Have you ever wondered what life after marriage is like? And what happens after the honeymoon period is over?
We speak to two young couples, Chew Yin Xi (33) and Joshua Cheng (33) as well as Nicole Chan (27) and Zhee Yong Tan (27) on what it’s really like when two become one.
Just a little bit of context: Yin Xi and Joshua engage with Focus on the Family Singapore‘s (FOTF) materials regularly while Nicole and Zhee Yong were previously featured on FOTF’s Instagram where they shared on their newlywed journey thus far.
Nicole and Zhee Yong started dating in 2018 and got married in March last year. After getting married, they found themselves having to pick up domestic skills also became “paw-rents” to a pair of rabbits and a hamster.
“Although learning to take care of our own space and ‘adulting’ haven’t been a bed of roses, Zhee Yong has always been teachable and present,” affirmed Nicole, who also complimented her husband on his handyman and baking skills.
As for Zhee Yong, he saw how Nicole’s motherly instincts became more apparent in how thoughtfully she cares for their pets.
“I was pleasantly surprised by her traits: They are much more pronounced than I had previously thought.”
Zhee Yong has also come to appreciate how easily contented Nicole is; she is happy when she gets to have her favourite fruit or a nice cup of coffee.
Yin Xi and Joshua dated for three years before tying the knot three years ago. The couple shared that, since then, marriage life has given them many opportunities to get to know each other on a deeper level.
Yin Xi shared: “I have learnt that Joshua is a very attentive and meticulous person, from the way he washes dishes and hangs the laundry to how he takes care of me when I am unwell.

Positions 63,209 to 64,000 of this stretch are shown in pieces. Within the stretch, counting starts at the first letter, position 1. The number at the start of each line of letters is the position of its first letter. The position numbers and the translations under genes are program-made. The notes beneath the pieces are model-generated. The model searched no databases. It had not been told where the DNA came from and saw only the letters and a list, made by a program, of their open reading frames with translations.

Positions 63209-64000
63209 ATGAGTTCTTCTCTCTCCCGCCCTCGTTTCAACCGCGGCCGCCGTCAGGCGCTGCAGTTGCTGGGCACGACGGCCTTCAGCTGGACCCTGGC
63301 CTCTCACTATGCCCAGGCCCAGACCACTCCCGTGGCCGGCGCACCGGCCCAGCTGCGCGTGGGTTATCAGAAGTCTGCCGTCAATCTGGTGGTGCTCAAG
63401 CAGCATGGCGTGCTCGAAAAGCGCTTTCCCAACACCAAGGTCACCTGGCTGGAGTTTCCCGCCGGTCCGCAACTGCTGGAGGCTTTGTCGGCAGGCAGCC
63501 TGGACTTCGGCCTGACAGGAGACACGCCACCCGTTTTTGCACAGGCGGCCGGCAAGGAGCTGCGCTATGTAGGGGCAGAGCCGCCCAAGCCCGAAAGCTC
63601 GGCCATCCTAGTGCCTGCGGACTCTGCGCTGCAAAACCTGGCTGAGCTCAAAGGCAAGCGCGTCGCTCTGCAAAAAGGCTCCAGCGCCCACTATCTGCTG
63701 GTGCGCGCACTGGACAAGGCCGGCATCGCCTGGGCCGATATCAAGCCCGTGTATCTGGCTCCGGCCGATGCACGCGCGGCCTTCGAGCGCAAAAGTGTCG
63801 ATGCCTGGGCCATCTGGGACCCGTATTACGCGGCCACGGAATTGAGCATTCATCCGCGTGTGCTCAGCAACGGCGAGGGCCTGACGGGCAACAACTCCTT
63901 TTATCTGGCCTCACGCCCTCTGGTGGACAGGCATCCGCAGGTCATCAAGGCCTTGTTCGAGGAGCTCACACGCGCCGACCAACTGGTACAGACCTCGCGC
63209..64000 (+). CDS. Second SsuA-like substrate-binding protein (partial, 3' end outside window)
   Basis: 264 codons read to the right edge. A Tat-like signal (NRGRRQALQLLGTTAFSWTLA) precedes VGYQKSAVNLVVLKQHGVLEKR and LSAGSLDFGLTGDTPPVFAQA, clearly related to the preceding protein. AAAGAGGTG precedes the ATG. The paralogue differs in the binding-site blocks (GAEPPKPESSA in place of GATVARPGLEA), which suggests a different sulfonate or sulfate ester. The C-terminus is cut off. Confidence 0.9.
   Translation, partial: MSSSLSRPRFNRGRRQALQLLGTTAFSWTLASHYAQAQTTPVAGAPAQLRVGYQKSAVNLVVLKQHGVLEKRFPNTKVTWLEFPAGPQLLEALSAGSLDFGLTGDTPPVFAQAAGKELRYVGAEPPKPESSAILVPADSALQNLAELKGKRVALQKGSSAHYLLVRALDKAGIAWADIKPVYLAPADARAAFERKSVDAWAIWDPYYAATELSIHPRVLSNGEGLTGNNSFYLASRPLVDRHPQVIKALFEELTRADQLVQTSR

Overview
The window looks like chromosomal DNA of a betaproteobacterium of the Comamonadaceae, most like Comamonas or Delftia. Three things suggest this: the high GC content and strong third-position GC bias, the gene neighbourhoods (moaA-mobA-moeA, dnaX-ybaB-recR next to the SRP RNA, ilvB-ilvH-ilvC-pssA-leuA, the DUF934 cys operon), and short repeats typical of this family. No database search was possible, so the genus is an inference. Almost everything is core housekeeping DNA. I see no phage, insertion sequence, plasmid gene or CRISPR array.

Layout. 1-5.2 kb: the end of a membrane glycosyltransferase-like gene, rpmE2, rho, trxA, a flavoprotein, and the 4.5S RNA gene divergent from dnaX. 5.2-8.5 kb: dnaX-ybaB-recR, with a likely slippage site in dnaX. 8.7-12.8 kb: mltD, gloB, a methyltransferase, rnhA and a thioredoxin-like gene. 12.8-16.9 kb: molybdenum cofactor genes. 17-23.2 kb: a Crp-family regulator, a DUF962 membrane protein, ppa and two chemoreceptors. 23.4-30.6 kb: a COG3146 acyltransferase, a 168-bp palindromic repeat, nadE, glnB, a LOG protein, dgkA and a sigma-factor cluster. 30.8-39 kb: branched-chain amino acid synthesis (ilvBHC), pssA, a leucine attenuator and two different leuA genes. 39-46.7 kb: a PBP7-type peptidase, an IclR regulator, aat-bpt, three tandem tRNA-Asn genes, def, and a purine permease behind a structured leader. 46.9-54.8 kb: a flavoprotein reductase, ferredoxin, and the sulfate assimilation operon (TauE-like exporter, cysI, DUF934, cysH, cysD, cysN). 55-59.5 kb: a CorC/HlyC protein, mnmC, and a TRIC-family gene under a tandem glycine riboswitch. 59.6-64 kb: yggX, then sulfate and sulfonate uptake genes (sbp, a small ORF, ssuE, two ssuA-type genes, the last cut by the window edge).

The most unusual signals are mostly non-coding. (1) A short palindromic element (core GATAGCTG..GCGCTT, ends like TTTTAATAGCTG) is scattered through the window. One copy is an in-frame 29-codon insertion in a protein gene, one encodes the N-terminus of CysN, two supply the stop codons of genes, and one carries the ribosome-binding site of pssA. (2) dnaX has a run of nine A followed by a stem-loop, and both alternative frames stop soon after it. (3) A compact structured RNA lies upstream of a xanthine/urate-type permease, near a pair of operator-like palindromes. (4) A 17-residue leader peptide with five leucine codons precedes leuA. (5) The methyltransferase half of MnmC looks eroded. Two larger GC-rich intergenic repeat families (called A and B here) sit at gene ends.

“That surprised me as I have never seen him day in and day out before we got married. Living together has allowed me to see him live out his values consistently.”
Similarly, living together made Joshua appreciate Yin Xi’s qualities more.
“I have seen how Yin Xi interacts with her friends and colleagues, especially on those days that I work from home. It shows me how likable and genuine she is towards her friends and colleagues,” he revealed.
“Not that I was surprised, but I discovered the extent of how genuine and loyal she is towards the friends whom she holds dear.”
For better or for worse
Yin Xi and Joshua also recounted the days when they had to learn how to adjust to each other’s living habits.
This was exacerbated by the Circuit Breaker which meant there was a significant increase in the amount of contact time immediately after their wedding.
One conflict they had to resolve together was learning how to separate me-time from together-time.
“Joshua likes to wind down by chatting about how our days went, whereas I like to decompress by having some me time,” Yin Xi described.
While living together is fun, Yin Xi and Joshua had to find a balance between having their own space and spending quality time together.
“We discussed this on a few occasions and, over time, found a balance between spending quality time together and giving each other space to decompress on our own,” they said.
The couple has also come to see that marriage is so much more than some ideal of cooking breakfast together on weekends or “pillow talks” at night.
“I have learnt that marriage is a commitment to stick with your spouse,” said the Chengs.
“We ride it out with each other in the good and bad times. We are a team that tackles the problems that life throws at us together!”
For Nicole and Zhee Yong, who have been married for less than a year, they are still learning how best to resolve conflicts.